In Northern Michigan, we’re surrounded by nature. Water, woods, trailsan abundance of natural resources are at our fingertips and waiting to be explored. An added bonus, exploration enhances our mental well-being as well as our physical health.

Our region’s conservancies play a major role in maintaining these natural areas and protect them from future development. Jennifer Jay, director of communications and engagement with the Grand Traverse Regional Land Conservancy (GTRLC) likes to say, “Health and wellness is not what we do, but it’s an outcome of what we do.”

Explain what you mean by, “Health and wellness is … an outcome of what we do.”

In a comprehensive manner, the Conservancy is protecting the natural infrastructure (land and water) that is so essential to everyone’s health in this region. We are also investing heavily in the creation of trails (66 miles of trails in our five-county service area, including universal access trails) and assisting many communities with the creation of parks and public natural areas and recreational enhancements.

By having access to nature nearby, people and families are able to be outsidegetting exercise and fresh air—and enjoy the beauty of our region. That’s good not just for physical health, but mental health as well. We hear often from people that these natural areas contribute to their sense of well-being and provide hope and solace. 

The importance of the link between water quality and health cannot be overstated and we contribute to that by protecting the right lands in critical watersheds that contribute to clean drinking water and the ability to enjoy our water by kayaking, canoeing, and swimming as well.  

In what ways does the GTRLC promote healthy lifestyles?

By securing the land base that makes it possible for anyone to be active, by building trails and helping communities reach their recreational goals, and via the many guided hikes and volunteer work days that we offer year-round. In an increasingly busy and electronically focused world, we are providing beautiful outdoor spaces and the opportunity to learn about them and enjoy them.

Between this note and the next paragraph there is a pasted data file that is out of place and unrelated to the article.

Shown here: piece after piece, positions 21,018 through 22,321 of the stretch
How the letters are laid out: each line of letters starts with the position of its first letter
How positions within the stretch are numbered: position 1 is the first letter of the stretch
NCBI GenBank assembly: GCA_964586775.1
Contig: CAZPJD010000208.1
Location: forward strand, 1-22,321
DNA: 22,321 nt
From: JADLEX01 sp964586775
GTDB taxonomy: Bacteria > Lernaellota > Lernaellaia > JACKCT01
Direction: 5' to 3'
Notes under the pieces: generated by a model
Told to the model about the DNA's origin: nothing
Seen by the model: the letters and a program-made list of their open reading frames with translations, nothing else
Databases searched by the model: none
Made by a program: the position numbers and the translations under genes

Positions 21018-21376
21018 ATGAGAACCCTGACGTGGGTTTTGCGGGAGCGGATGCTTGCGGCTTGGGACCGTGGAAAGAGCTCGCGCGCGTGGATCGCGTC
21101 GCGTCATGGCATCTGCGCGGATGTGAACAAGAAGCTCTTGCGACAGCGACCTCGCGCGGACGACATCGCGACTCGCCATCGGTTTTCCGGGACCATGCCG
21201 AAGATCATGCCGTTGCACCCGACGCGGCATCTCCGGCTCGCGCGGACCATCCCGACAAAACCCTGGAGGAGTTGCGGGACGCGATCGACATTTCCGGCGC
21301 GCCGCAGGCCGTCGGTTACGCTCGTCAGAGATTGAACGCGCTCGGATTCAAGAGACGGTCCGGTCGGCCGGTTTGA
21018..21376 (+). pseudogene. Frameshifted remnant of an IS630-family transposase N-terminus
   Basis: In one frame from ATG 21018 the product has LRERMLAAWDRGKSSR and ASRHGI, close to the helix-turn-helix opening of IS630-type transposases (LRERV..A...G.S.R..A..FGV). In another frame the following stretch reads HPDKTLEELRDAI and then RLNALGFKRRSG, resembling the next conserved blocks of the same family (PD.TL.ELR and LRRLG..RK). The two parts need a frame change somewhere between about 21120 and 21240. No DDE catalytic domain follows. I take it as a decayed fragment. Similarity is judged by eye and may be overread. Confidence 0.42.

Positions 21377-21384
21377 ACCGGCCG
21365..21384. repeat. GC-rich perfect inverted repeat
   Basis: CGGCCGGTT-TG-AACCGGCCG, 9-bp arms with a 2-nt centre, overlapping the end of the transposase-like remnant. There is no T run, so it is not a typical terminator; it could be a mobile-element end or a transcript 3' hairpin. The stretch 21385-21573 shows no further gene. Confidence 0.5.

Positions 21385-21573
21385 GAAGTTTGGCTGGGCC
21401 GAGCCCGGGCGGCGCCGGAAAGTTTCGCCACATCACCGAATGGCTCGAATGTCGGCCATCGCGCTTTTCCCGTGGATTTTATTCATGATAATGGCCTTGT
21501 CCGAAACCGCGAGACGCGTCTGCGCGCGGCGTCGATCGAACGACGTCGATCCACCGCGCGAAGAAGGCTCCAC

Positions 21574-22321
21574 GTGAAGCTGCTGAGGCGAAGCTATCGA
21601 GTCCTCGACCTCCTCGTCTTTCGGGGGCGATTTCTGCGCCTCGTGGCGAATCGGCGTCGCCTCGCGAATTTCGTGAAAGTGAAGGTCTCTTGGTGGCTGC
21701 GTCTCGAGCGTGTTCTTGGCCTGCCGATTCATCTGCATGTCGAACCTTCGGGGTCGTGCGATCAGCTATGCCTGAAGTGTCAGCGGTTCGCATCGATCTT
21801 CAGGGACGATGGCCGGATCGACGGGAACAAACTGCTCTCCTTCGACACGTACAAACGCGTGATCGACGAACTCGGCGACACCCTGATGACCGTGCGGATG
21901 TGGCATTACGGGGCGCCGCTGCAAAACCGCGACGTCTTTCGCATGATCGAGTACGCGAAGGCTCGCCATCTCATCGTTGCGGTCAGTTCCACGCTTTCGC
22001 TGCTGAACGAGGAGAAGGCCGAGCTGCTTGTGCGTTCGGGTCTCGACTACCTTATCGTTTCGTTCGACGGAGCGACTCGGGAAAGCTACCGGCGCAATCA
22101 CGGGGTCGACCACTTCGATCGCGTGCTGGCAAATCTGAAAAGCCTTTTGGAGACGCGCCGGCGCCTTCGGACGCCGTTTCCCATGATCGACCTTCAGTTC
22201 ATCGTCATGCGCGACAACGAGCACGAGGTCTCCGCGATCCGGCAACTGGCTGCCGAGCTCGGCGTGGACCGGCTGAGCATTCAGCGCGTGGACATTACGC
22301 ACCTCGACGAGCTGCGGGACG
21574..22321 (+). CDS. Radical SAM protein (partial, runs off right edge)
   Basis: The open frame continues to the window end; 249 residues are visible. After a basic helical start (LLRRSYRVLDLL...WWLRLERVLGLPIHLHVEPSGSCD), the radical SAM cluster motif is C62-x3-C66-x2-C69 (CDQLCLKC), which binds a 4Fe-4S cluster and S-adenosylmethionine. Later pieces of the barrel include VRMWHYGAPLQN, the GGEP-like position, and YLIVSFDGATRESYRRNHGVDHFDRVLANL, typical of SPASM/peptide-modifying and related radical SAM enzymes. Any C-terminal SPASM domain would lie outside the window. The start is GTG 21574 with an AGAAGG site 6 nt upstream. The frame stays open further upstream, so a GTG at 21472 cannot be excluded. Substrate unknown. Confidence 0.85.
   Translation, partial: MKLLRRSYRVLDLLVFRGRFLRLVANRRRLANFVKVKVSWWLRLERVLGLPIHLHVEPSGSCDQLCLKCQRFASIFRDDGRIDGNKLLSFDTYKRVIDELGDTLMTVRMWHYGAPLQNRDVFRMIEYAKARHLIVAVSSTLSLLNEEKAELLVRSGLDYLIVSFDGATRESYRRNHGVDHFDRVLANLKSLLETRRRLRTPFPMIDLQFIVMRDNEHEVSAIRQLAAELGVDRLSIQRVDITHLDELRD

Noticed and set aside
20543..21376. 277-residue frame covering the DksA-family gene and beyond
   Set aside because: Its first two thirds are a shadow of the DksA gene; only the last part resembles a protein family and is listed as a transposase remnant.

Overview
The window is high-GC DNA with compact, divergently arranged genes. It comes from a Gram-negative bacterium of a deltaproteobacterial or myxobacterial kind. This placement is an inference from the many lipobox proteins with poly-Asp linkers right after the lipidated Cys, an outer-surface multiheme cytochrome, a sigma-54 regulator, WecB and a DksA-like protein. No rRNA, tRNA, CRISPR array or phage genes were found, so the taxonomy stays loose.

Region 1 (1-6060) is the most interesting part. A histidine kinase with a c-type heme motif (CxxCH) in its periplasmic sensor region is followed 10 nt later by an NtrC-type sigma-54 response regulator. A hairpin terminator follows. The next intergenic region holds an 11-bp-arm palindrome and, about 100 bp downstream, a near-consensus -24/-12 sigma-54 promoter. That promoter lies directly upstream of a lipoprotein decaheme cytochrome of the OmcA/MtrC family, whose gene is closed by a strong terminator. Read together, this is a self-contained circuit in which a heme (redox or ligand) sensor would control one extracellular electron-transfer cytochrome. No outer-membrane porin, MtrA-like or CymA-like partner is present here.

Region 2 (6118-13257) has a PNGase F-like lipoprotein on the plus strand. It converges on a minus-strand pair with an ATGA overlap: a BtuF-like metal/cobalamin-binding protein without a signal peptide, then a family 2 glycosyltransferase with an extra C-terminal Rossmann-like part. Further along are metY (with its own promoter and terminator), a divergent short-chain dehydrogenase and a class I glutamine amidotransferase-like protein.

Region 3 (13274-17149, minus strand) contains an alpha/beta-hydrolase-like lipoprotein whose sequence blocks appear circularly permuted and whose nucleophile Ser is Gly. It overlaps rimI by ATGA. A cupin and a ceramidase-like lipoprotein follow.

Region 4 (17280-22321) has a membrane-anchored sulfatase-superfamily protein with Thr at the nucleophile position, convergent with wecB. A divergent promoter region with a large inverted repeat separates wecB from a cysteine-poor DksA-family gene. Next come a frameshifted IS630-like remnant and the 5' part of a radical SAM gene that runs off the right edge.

How can people help the GTRLC protect our natural resources?

We have such a dedicated and amazing cadre of volunteers and donors, these are the people who are investing the time, energy, and money in protecting the lands that we love and that keep us healthy. Through financial donations, they make land protection possible and by volunteering, they help steward those lands and get a great work out while doing so. With over 40,000 acres of protected land and more than 125 miles of protected shoreline, the opportunities to help us by volunteering are endless. And because there is still more critically important land to protect, the opportunity to financially support the Conservancy is ever-present. I love hearing from our supporters that their gifts are part of their legacythey want their children and grandchildren to know that they helped protect these places forever.

What are your five favorite GTRLC preserves to explore?

It’s hard to pick a favorite but the Conservancy’s new Preserve Map is a great tool to help you find your personal favorite.

  1. Green Point Dunes is breathtaking and offers a great hike, views you simply won’t believe including a view of a shipwreckand then miles of pristine Lake Michigan beach. When I know I want a complete day encompassing hiking, scenic views, and beach time, Green Point is my first choice.
  2. Not far from Green Point Dunes is our flagship preserve, Arcadia Dunes: The C.S. Mott Nature Preserve. At Arcadia Dunes you can climb a dune, mountain bike through the woods on a sustainable trail, see wildflowers galore, enjoy spectacular bird-watching, and now there is an incredible universal access trail, the Overlook Trail, so that people with mobility challenges can also enjoy the view of Lake Michigan from some 350 feet above. It’s really an incredible spot.
  3. I also really love the Maple Bay Natural Area, mid-way between Acme and Elk Rapids. It’s a great close-to-town beach that you access after a short but beautiful hike through the woods. Adjacent to it on the north is a newly protected addition to the Petobego State Game Area which offers a rare and pristine Great Lakes coastal marsh.
  4. The Timbers Recreation Area in Long Lake Township, just six miles from downtown Traverse City, and the Pelizzari Natural Area near the base of the Old Mission Peninsula are terrific nearby nature examples and are absolutely beloved by so many people. After a long day at work, both places offer a wonderful setting to walk, hike, or run. Timbers features 9,000 feet of frontage on three lakes, while Pelizzari’s three miles of trail meander through wide open fields and former orchards, quiet upland forests, and cool lowlands with giant hemlocks.
  5. In Bellaire, the Glacial Hills Pathway and Natural Area is a favorite due to its extreme ecological diversity coupled with the more than 30 miles of trails used for mountain biking, hiking, and fat tire biking. The community up there really loves and takes excellent care of Glacial Hillsevery time I’m there I see happy, healthy people really enjoying the outdoors.

Photo(s) by Taylor Brown